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Going back

Betsan Powys | 21:26 UK time, Monday, 9 February 2009

Back in the year 2000 I got to know a family who live in one of the most deprived areas of Wales. Let's be honest, I got to know them only because they live in one of the most deprived areas of Wales.

Back then the National Assembly was in its infancy and in its red brick home. The debating chamber was a familiar sight on news bulletins the family didn't really watch. Labour had yet to forge a coalition with the Liberal Democrats in a deal the family were unlikely to care about. Rhodri Morgan - yes, Mum and Dad at the very least would know of him - and his minority administration were going it alone, determined that tackling the health and social inequalities between different areas, between different social groups, between different families in Wales should be a priority.

And so there was a new policy initiative about to be launched on the block: Communities First. As the script put it back in 2000: "Their (the Assembly Government's) plan is to tackle deprivation head on in the hope of forging a healthier Wales ... What the Assembly wants is for families like this one to expect far more for future generations than just to manage".

The family, who'd agreed to take part in a programme looking at health inequities in particular, were managing but no more. They weren't aware that they were living in a deprived area but I've just checked and their area of the Cynon Valley is still up there - or down there - with the most deprived Lower Super Output Areas (LSOAs) in Rhondda Cynon Taf and in the top 10% most deprived category in Wales.

Communities First was a long term plan of course and at its heart was an aim that was spot on: to spend money where communities needed it spent, for the Assembly Government to listen to what people told them they wanted, rather than tell them what they'd heard before.

So nine years on, with the Assembly celebrating its tenth birthday, it's time to go back and to see how the family has fared.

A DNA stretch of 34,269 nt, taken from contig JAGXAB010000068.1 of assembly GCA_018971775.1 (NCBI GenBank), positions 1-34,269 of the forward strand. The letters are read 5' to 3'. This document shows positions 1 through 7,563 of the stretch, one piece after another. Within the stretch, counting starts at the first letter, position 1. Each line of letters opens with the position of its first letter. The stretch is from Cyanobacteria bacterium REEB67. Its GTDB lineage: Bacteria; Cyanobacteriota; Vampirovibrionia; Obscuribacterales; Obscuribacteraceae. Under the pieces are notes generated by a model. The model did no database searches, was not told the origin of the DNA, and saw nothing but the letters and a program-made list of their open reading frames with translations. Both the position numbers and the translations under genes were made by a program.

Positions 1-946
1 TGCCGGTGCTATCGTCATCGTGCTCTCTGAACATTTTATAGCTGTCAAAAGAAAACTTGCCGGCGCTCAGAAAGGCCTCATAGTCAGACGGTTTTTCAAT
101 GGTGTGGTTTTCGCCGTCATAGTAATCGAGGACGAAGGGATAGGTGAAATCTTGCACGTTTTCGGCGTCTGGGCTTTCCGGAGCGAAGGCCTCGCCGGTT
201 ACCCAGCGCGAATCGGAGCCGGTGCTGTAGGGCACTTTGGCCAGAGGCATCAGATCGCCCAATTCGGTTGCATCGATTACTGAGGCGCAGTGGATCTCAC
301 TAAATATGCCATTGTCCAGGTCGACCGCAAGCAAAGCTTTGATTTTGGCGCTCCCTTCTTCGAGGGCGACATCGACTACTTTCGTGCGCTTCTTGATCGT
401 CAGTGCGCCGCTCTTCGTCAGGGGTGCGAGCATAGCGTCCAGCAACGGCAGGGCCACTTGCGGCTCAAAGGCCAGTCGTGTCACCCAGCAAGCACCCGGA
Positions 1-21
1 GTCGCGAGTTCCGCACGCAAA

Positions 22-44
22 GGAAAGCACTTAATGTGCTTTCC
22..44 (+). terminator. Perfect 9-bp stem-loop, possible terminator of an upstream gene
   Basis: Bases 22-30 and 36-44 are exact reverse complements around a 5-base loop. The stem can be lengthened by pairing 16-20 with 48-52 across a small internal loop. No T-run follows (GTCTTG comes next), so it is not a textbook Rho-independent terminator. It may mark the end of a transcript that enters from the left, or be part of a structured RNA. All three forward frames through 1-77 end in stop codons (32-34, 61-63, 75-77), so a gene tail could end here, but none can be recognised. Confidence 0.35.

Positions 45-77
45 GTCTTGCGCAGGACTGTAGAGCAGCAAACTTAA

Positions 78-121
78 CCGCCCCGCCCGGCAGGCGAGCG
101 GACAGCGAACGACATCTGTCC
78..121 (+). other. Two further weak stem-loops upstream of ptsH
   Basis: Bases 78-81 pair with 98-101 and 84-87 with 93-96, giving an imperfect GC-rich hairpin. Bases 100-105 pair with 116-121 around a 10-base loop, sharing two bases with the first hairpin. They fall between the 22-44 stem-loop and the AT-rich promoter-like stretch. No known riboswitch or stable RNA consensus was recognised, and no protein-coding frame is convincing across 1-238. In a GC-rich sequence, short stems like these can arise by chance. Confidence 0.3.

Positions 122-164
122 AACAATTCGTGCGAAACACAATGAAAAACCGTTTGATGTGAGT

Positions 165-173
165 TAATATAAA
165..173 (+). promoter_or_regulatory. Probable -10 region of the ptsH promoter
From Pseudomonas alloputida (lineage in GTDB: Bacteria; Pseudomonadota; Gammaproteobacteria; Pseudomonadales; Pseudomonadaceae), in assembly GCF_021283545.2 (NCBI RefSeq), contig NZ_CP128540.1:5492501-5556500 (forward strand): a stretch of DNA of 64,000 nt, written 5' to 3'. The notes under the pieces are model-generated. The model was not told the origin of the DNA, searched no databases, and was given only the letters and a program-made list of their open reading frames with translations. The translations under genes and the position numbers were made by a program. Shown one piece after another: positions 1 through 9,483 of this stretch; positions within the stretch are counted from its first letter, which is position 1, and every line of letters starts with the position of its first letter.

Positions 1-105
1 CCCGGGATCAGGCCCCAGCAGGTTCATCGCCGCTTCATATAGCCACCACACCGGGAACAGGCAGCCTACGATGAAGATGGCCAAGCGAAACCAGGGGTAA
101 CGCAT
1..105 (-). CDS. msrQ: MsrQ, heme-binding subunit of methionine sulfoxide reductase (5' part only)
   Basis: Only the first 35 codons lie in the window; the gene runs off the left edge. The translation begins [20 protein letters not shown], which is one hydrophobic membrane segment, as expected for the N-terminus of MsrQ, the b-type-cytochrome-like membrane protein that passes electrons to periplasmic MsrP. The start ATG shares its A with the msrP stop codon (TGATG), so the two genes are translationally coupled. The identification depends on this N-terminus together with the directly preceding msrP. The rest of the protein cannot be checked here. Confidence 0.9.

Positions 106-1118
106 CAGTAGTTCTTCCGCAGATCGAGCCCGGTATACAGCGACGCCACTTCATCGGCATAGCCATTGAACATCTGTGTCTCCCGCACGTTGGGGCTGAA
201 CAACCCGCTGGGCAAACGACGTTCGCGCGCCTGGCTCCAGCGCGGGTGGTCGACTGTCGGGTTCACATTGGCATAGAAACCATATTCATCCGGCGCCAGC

Before I go up to see them this week I know one thing for certain: that in his most recent report the Chief Medical Officer in Wales stated that health inequities remain in Wales. They remain significant in Wales. Overall life expectancy is on the up, deaths from heart disease are decreasing, the health of the nation is improving. But the same report makes it clear that inequalities between different areas, between different social groups, between different families in Wales are not decreasing.

The programme started with shots of the young Nigel running like the wind on the mountain above Perthcelyn. It ended with the obvious: "Where you're born can dictate how long you live ... How well you live plays a part in how young you die".

So this week it's back to meet the family to find out how many have been born since the last time I met them, how well they've lived and whether Communities First has reached out and caught them in its net or not.

Today I've talked of nothing but bankers and bonuses, the Home Secretary's "within-the-rules" expenses claim and the insolvency threat to the restaurant at Llanerch Vineyard: "It's a sign of the times". I've discussed Freedom of Information requests for information regarding Welsh MPs' expenses. I've talked about the methodology of quantifying how much you have appreciated - or otherwise - Rhodri Morgan as First Minister.

If the family want to talk about any of that, I'll be listening. In fact from Wednesday onwards, I'll be doing little but listening to whatever they want to talk about and hoping to learn something of what a decade of devolution has done for them.


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